Earlier this month Lady Gaga unveiled the Born This Way Foundation, a youth empowerment initiative to end bullying and foster a greater respect for individuality across the board. The foundation, run by her mother Cynthia Germanotta, is the result of a partnership with various organizations, including the MacArthur Foundation, the Berkman Center for Internet and Society at Harvard University, and the California Endowment. According to the foundation’s website, the initiative’s mission is composed of three pillars: safety, skills, and opportunity, all of which are necessary to create a “better, kinder world.” Their work will encourage young people to use digital media to make this positive change.
In an interview with the New York Times, Lady Gaga said that her goal isn’t just to combat bullying, but to create a far-reaching movement that will encourage the culture to be generally more supportive and tolerant as a whole. Media, culture, and communication expert danah boyd described the effort as a “grass roots initiative” that is the culmination of extensive research. In a blog post on her work for the foundation, boyd said that Lady Gaga has reached out to researchers, youth, and the general public to engage in a larger conversation about intolerance and its effects. “They want all who are willing and able to help to join in and contribute,” she said. For more on the research supporting this work see the Kinder & Braver World Project: Working Papers at the Berkman Center.
Nothing Lady Gaga does is conventional and so it is unsurprising that her foundation take a similarly innovative approach to philanthropy that, as Nicholas Kristof of the New York Times said, uses her followers to start a “bottom-up movement” in order to make it “cooler for young people to be nice.” Boyd agreed, stating that the foundation aims to “change the rules of philanthropy in order to create a movement."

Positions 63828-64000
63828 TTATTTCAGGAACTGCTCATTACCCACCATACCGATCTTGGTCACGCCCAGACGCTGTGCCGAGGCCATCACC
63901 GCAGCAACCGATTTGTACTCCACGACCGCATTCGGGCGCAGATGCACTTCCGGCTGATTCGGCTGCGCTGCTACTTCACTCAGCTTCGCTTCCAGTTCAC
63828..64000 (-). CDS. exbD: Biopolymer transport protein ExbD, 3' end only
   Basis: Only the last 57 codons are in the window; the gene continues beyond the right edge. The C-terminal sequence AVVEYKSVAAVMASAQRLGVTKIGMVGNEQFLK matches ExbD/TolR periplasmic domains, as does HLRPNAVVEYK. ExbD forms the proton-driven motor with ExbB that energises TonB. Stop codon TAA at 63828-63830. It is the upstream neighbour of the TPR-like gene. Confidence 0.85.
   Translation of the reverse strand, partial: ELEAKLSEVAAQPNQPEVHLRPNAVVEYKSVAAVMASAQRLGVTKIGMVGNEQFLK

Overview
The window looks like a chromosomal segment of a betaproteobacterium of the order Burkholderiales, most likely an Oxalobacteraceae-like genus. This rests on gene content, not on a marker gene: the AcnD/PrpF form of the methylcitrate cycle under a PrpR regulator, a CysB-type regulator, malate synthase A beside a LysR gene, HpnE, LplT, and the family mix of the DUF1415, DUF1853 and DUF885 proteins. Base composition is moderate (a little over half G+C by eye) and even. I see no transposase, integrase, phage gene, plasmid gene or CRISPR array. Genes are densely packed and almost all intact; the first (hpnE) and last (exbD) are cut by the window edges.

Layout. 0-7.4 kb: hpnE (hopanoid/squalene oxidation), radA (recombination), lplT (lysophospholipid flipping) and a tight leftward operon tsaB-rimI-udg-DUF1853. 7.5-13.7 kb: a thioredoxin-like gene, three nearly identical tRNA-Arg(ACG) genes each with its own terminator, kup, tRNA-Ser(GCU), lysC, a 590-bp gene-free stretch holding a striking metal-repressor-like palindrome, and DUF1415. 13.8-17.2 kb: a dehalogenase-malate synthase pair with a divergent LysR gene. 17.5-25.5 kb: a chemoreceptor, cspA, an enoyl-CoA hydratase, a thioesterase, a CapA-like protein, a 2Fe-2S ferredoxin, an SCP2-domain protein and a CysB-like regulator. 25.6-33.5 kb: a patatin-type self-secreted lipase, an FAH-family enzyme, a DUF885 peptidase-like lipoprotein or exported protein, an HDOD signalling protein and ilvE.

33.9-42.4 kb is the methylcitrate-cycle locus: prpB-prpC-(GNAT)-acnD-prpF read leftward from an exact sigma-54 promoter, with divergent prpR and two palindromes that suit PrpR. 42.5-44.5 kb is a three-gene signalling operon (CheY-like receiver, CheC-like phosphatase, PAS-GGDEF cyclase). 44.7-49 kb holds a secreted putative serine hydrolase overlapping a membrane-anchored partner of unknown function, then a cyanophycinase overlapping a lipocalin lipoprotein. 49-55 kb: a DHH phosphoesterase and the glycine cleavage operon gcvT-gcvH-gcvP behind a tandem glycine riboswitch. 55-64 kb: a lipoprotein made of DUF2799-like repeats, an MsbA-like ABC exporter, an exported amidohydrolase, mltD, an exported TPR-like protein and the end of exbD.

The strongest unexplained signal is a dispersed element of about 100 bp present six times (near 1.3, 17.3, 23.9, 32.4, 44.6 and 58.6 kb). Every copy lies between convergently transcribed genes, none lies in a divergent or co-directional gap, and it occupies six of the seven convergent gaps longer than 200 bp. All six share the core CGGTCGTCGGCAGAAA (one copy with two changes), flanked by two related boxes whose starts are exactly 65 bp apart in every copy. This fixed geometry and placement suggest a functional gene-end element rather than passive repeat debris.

As large of a task as that may sound, Lady Gaga has appeared confident and committed to fighting any cynicism surrounding the effort and there’s no doubting the importance of raising national awareness on such issues – especially since bullying and intolerance can occur online, right in children’s bedrooms.
A study on bullying behaviors in U.S. youth published in the Journal of the American Medical Association in 2008 found that approximately 30 percent of youth sampled were involved in bullying either as the victim or the perpetrator. Research conducted by i-SAFE Inc., a publisher in digital literacy, found that 42 percent of kids have been bullied while online, and well over half of young people who are being bullied will not tell their parents about it.
The significance of digital literacy education–especially with a focus on good “citizenship”– is immeasurable when it comes to preventing online bullying. One reason for this is because of the long-term harm bullying can have on the sense of self. According to the same JAMA study mentioned above, "Youth who bully others tend to demonstrate higher levels of conduct problems and dislike of school, whereas youth who are bullied generally show higher levels of insecurity, anxiety, depression, loneliness, unhappiness, physical and mental symptoms, and low self-esteem."
Common Sense Media has created a cyberbullying toolkit for educators, including first-person stories from teens who have been affected by online harassment. In one video, 15-year-old Stacey talks about how she was harassed on the internet because of a misconstrued Myspace comment.
“People talk really big when there’s miles between you, but they might think more of what they’d say if they were right in front of you and could see your reaction and could see how much it hurts someone,” she said.
The toolkit also contains grade-specific lesson plans to help identify and stop one of the most common forms of harassment faced by teens.
The Born This Way Foundation has posted “Stories of Bravery” on their website from teens who have been bullied to offer additional support for victimized youth. Check them out here.
Plus: For a round-up of research on cyberbullying, see our white paper, “Cyberbullying—Damage in a Digital Age.”
Photo by ama lia.